A year since deal inked, Greece yet to hire Bangladeshis
A year has passed since a memorandum of understanding (MoU) was signed between Bangladesh and Greece for the latter to recruit Bangladeshi migrant workers. However, Greece is yet to initiate the process.
As per the MoU, signed in February last year in Dhaka, Greece is supposed to hire 4,000 workers from Bangladesh each year.
According to the Bangladesh embassy in Athens, the recruitment could not be started because of difficulties in visa issuance, since Greece does not have an embassy in Bangladesh.
To resolve the problem, Bangladesh has suggested that Greece open a visa forwarding service (VFS) in Dhaka, said officials at the Bangladesh mission. Currently, Bangladeshis need to submit visa applications to the Greece embassy in India to enter the country.
Bangladesh Ambassador in Greece Ashud Ahmed recently said the mission has been in talks with Greece to find a way to start the recruitment process. Greece is considering Bangladesh's suggestion to open a VFS in Dhaka, the ambassador told this newspaper over phone.
The recruitment process could be started by the end of July, provided that the VFS is opened, he said, adding that the agreement aims to address the regular migration of Bangladeshis to Greece.
The MoU is also seen as an important step towards curbing irregular migration and trafficking of Bangladeshis to the European country. Greece is currently home to more than 28,000 Bangladeshis. European countries, especially EU member states such as Greece, are sought-after destinations for many Bangladeshi youths mainly because of their strong economic conditions.
Many Bangladeshis opt for risky irregular migration routes after paying hefty amounts to human traffickers.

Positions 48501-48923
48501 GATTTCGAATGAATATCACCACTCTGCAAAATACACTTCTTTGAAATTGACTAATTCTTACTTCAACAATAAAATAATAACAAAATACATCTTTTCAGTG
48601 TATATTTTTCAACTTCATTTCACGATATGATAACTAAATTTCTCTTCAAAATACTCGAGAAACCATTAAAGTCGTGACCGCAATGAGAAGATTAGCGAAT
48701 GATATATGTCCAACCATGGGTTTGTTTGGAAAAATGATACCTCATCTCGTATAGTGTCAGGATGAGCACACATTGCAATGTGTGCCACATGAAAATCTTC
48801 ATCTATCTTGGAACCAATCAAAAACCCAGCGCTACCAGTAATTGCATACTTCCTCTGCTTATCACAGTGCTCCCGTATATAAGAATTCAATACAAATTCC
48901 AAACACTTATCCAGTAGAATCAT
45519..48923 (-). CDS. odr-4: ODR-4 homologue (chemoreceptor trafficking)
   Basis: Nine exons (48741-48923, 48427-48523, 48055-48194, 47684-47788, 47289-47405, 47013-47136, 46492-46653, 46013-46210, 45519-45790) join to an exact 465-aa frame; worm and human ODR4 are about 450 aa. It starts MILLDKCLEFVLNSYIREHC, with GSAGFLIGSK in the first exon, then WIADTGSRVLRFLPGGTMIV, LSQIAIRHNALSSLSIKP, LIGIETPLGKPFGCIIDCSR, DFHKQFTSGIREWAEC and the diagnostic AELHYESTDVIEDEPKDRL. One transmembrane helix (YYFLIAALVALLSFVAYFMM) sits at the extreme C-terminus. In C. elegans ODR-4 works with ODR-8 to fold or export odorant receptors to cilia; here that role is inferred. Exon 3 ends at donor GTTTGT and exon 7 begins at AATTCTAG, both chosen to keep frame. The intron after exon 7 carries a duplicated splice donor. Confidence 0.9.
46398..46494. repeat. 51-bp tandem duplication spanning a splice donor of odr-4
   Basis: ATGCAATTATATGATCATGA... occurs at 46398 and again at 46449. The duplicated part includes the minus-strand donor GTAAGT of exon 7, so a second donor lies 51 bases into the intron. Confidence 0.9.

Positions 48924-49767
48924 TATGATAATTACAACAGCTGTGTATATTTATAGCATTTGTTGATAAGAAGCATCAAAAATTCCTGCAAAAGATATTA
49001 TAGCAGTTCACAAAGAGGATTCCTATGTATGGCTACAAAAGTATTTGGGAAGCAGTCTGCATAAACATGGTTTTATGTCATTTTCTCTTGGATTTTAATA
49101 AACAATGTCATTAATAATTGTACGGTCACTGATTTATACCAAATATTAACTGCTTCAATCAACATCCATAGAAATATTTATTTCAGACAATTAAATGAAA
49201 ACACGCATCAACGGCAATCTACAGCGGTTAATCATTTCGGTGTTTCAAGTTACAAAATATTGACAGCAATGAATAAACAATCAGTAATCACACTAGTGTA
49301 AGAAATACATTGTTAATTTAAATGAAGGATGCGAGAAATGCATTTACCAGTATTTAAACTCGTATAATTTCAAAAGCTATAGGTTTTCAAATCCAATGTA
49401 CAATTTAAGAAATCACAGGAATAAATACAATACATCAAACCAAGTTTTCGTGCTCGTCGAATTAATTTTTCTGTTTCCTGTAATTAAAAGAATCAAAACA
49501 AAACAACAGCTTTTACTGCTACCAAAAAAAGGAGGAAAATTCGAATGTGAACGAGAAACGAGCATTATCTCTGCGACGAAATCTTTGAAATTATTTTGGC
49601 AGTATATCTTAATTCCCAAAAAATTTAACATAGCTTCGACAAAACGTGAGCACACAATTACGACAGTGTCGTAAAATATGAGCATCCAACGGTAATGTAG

During the MoU signing, Greece Migration and Asylum Minister Panagiotis A Mitarachi expressed optimism that the agreement would effectively support regular migration.
After the signing, the Ministry of Expatriates' Welfare in Bangladesh said Bangladeshi workers will be hired in the "seasonal" category for the agriculture sector. The number of sectors open to hiring migrants will increase later, based on the demand and following discussions between the two countries.
The workers will have to return home upon the expiry of their work permits. They will be able to re-migrate for employment. While applying for a job, Bangladeshi job seekers will have to submit valid travel documents and work contracts, and pay necessary fees, the ministry mentioned in the press release.
Meanwhile, the regularisation of undocumented Bangladeshi migrant workers in Greece started after the Greek authorities launched an online portal to receive applications in January this year.
The regularisation is a component of the MoU, and around 15,000 Bangladeshis could avail the opportunity, said officials of the Bangladesh mission in Greece.
As of March 2, the Bangladesh mission attested passport copies of over 4,000 Bangladeshis who could submit their applications through the online portal, reads a notice.
Once an application is approved, Greece will initially provide a "white paper" or temporary residence permit via email which will enable the Bangladeshi to work there legally.
Later, upon scrutiny and approval of the applications by the Greek authorities, the migrants will be provided with a "residence card" for five years, which will be renewable.